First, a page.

Friday, December 28, 2007

EPA Agrees to Preserve Records on Blocking California Rules

Given the secrecy the White House has spun around the activities of our national government over the last seven years, it is encouraging to see a federal agency acknowledge its responsibility to preserve a record of its work.
This is what the EPA did yesterday in response to a request for documents relating to the EPA's blocking of California air quality standards:
WASHINGTON (AP) — The Environmental Protection Agency signaled Thursday that it was prepared to comply with a Congressional request for all documents, including communications with the White House, concerning its decision to block California from imposing limits on heat-trapping gases.
The agency’s general counsel directed employees in a memorandum to preserve and produce all documents related to the decision, including any opposing views and communications between senior agency officials and the White House.
All well and good. But why should employees of public agencies need to be told to preserve the records of regulatory decisions? Public Employees for Environmental Responsibility (PEER) has posted the email ordering that documents be retained. According to PEER, the way in which EPA administrator Stephen Johnson announced the decision raises questions about the agency's deliberations:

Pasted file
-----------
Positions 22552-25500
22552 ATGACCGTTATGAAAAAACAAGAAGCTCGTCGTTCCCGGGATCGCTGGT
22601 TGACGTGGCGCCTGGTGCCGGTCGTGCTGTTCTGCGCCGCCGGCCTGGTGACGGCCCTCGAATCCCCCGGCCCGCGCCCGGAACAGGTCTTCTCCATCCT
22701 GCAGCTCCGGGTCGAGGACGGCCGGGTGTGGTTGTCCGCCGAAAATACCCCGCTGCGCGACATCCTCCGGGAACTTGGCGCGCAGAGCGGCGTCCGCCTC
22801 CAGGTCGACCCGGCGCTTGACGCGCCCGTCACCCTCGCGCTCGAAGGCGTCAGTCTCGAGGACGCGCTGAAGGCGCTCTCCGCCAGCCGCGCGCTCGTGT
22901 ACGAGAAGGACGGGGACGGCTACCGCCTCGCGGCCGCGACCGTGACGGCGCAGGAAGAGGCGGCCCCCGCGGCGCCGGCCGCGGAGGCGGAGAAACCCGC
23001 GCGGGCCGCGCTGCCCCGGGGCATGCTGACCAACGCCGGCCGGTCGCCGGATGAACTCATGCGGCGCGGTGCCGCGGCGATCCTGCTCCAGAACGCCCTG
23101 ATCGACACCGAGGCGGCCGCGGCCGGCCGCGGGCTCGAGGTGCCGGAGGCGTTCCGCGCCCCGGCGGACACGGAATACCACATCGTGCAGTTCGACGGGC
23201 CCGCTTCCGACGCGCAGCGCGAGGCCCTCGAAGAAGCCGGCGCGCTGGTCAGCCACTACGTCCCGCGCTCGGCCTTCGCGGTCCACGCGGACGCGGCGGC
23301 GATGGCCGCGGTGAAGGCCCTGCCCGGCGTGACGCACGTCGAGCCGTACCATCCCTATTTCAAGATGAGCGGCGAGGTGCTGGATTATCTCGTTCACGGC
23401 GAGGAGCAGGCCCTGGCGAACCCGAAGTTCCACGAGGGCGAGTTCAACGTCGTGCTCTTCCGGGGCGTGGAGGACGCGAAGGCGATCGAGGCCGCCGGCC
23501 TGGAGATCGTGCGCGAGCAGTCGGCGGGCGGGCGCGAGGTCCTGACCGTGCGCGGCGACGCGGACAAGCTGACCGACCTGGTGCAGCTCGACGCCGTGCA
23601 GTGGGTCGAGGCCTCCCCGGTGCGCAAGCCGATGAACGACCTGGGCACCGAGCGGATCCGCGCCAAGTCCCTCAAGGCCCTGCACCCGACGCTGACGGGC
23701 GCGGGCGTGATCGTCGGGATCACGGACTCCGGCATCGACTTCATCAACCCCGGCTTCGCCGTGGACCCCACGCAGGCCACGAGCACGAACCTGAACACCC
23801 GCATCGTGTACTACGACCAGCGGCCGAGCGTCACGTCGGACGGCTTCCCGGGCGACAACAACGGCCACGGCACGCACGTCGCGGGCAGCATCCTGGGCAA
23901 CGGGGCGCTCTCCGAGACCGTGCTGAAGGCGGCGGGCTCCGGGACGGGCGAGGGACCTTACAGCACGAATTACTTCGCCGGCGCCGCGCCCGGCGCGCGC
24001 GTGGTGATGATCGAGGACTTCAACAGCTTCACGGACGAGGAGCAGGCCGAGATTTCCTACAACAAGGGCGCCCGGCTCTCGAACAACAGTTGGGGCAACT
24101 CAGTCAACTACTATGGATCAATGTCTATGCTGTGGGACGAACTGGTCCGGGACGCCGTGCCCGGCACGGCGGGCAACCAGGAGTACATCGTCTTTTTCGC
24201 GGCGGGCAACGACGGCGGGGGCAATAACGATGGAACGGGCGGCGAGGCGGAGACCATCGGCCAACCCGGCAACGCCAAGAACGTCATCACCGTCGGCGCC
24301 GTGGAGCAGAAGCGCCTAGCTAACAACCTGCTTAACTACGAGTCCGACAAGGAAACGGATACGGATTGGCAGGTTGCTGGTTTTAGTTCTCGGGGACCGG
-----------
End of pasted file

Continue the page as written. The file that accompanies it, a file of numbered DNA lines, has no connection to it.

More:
Although Johnson’s decision on the request by California and other states to regulate greenhouse gases from automobiles was supposed to have been the product of months of legal and scientific deliberation, Johnson hastily called a press conference at 6:30 pm to cite the energy bill signed just that morning as the principal basis for his veto of state action. Senator Boxer in her letter characterized Johnson’s "two-page letter denying the waiver [as] devoid of any legal or technical analysis."
The email from EPA's general counsel brings back memories of Enron and Arthur Andersen:
EPA has received a second request for documents relating to the California waiver request. Please immediately take appropriate steps to preserve any such documents. You will also need to produce the documents.
Not all of the administration's penchant for secrecy has to do with national security issues. It is worth remembering that the first fight over opening up BushCo's records involved Dick Cheney's secretive energy task force.

2 Comments:

Blogger Nancy Willing said...

....nor can we forget Meconi's sending in the shredder.

4:45 PM, December 28, 2007  
Anonymous Anonymous said...

shred this, nance

5:20 PM, December 29, 2007  

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